Bill would require proof of citizenship to register to vote

Published 1:22 pm Saturday, February 4, 2017

by Jesse Adcock
Capital News Service

To register to vote, Virginians would have to prove their citizenship by showing a copy of their birth certificate or their passport, under a bill approved by the House of Delegates on a party-line vote.

“I would’ve made it a requirement for any election,” said the bill’s sponsor, Republican Del. Mark Cole of Fredericksburg. “However, there’s a federal ruling that says you cannot require proof of citizenship, which really makes no sense to me.”

HB 1598 would require people to provide proof of U.S. citizenship when they register to vote in Virginia beginning Jan. 1, 2018. Applicants who do not provide such proof could still register, but they would be able to vote in federal elections only – not in state and local elections. Each voter’s registration record would indicate whether the individual could participate in all elections or just in federal elections.

The House passed the bill Wednesday, 64-33, as Republicans voted for it and Democrats voted against.

In 2014, the 10th U.S. Circuit Court of Appeals ruled that states cannot require citizenship documentation for voter registration applicants using the “federal form.” That means states can mandate the requirement only for state and local elections.

A 1993 law allows states to use their own voter registration forms as long as they also accept the federal form.

Currently, the federal form simply requires voters to swear that they are citizens under penalty of perjury. In Virginia, perjury can be punished by up to 10 years in prison and a $2,500 fine.

Cole said it is appropriate to require proof of citizenship because there have been cases of noncitizens registering to vote, either inadvertently or intentionally.

Indeed, President Trump has claimed, without offering proof, that millions of people voted illegally in November’s presidential election. He says that is why he lost the popular vote.

Trump has cited a study by Jesse Richman, an associate professor of political science at Old Dominion University. Richman and colleagues examined data from the Cooperative Congressional Election Study in 2014 and reported that 6.4 percent of noncitizens voted in 2008 and 2.2 percent voted in 2010 in national elections.

Critics have questioned Richman’s study, saying it was based on flawed data – surveys in which respondents may have inadvertently checked a box indicating they were noncitizens.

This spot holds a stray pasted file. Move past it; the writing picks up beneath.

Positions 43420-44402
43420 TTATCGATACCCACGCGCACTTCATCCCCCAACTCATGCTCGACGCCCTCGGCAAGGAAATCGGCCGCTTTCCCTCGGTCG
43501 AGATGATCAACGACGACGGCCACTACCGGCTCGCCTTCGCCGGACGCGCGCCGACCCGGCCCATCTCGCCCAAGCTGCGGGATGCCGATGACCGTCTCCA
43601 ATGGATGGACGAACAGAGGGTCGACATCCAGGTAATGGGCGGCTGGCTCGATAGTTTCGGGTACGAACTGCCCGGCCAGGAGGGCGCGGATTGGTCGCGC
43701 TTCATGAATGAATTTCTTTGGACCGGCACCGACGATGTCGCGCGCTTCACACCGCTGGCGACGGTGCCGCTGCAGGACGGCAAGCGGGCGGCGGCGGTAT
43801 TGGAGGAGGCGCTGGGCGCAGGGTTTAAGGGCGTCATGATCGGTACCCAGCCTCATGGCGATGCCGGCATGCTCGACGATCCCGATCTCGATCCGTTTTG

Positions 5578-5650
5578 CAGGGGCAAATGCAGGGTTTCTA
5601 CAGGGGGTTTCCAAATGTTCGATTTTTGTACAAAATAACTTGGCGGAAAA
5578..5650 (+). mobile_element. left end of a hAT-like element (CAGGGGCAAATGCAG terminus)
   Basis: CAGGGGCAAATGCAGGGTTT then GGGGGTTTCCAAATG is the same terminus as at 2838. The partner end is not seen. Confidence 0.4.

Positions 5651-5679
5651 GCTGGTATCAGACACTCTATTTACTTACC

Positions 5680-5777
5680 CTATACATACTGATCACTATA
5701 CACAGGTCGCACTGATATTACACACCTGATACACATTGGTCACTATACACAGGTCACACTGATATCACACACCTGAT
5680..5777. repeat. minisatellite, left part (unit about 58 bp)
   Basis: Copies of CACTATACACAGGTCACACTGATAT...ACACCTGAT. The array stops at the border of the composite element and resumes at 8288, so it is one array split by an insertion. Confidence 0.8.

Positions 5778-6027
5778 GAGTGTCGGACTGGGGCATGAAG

When the bill was debated on the House floor, Del. Bob Marshall, R-Manassas, offered his support. He said he has gone to offices of the Department of Motor Vehicles and witnessed noncitizens being given the opportunity to register to vote.

The federal Motor Voter Act, signed into law in 1993, requires that anyone who applies for a driver’s license must be offered the chance to register to vote.

“If we can only do it for states, I think we should do it,” Marshall said. Referring to Cole, he added, “What the gentleman is doing is necessary. I wish we could go further.”

Del. Rip Sullivan, D-Arlington, opposed Cole’s measure. Democrats argue that many citizens may not be able to produce a birth certificate or other documentation that the bill would require – and so they wouldn’t be able to vote in state and local elections.

“When we pass this legislation, we will be saying to a portion of Virginians, ‘You can’t vote,’” Sullivan said. “We will be creating an entire class of second-class citizens.”

Sullivan cited a statistic that 5.7 percent of voting-age residents do not have a copy of their birth certificate or a passport. That would represent more than 320,000 of Virginia’s currently registered voters.

“A – it’s expensive to get a passport,” Sullivan said. “B – they may not do any traveling. And people don’t have copies of their birth certificates.”

Del. Mark Sickles, D-Fairfax, said there is no reason to make people prove their citizenship when they register to vote because they must swear that they are citizens under threat of perjury.

“I think that committing a felony to vote in an election is something that no noncitizen in their right mind would do,” Sickles said. “It’s not happened.”

Many news organizations and other groups have looked for incidents of voter fraud and found that they are rare. The Washington Post found 31 credible cases of impersonation fraud out of more than 1 billion votes during elections from 2000 to 2014.